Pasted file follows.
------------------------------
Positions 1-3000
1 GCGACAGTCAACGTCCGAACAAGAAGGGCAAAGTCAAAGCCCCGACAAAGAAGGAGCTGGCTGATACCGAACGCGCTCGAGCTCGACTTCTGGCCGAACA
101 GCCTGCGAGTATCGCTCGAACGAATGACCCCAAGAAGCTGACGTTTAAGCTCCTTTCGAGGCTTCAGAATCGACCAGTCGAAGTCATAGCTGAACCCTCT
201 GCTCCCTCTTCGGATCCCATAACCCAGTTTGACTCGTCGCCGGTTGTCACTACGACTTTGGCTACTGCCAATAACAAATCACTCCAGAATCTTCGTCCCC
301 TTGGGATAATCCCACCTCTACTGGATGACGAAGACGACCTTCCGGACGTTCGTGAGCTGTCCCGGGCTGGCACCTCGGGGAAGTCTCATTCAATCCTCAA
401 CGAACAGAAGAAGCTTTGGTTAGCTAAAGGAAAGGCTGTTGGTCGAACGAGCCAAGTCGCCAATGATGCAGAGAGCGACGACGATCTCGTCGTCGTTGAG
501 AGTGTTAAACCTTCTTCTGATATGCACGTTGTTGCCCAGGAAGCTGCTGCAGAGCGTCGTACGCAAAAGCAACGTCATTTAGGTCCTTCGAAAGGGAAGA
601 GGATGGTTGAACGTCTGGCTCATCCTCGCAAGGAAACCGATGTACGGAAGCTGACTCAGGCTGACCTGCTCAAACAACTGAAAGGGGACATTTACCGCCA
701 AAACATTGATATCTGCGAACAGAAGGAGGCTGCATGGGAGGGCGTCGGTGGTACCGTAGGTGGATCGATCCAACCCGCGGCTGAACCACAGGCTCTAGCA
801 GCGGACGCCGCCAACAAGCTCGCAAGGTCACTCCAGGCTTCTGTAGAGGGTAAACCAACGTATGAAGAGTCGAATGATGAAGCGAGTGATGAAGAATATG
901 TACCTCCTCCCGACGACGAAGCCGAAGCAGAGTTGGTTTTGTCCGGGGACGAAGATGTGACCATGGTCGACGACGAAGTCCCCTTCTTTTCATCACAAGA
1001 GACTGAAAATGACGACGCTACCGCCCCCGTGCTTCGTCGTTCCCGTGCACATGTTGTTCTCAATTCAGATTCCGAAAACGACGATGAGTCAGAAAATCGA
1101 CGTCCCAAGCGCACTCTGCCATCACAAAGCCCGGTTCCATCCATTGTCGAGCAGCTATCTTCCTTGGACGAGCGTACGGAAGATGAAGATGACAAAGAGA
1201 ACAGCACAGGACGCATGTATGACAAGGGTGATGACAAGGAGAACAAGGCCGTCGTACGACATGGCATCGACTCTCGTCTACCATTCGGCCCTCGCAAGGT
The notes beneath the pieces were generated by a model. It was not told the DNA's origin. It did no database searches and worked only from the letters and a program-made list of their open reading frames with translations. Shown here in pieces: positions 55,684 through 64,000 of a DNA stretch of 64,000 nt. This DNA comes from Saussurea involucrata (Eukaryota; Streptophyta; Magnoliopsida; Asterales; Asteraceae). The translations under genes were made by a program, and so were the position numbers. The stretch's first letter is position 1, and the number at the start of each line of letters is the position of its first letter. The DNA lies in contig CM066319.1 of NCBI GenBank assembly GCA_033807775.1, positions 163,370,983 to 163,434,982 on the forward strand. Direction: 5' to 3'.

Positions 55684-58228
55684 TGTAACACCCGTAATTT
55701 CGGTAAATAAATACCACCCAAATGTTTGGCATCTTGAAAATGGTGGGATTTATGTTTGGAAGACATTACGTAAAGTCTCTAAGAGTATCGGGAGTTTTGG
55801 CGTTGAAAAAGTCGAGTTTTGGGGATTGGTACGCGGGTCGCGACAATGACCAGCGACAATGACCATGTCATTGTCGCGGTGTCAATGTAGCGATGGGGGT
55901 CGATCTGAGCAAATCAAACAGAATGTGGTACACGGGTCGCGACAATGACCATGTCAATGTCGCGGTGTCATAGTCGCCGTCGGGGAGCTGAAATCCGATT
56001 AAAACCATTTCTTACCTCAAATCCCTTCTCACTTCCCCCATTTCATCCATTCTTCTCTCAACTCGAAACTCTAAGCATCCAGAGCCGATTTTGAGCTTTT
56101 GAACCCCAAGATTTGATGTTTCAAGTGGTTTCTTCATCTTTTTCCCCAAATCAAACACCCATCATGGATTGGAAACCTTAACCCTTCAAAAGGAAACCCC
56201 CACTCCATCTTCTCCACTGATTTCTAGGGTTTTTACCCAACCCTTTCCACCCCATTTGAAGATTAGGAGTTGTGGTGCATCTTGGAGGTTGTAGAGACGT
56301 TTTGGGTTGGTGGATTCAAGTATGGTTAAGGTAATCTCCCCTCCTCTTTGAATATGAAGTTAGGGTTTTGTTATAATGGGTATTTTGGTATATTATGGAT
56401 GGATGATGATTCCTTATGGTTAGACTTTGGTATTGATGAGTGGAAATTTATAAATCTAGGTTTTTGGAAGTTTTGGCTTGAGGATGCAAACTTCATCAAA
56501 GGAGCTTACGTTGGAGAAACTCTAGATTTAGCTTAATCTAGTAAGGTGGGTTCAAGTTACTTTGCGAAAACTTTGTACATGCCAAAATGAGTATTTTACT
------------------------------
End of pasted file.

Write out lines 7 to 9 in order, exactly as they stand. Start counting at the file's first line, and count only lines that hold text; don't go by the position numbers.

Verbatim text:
501 AGTGTTAAACCTTCTTCTGATATGCACGTTGTTGCCCAGGAAGCTGCTGCAGAGCGTCGTACGCAAAAGCAACGTCATTTAGGTCCTTCGAAAGGGAAGA
601 GGATGGTTGAACGTCTGGCTCATCCTCGCAAGGAAACCGATGTACGGAAGCTGACTCAGGCTGACCTGCTCAAACAACTGAAAGGGGACATTTACCGCCA
701 AAACATTGATATCTGCGAACAGAAGGAGGCTGCATGGGAGGGCGTCGGTGGTACCGTAGGTGGATCGATCCAACCCGCGGCTGAACCACAGGCTCTAGCA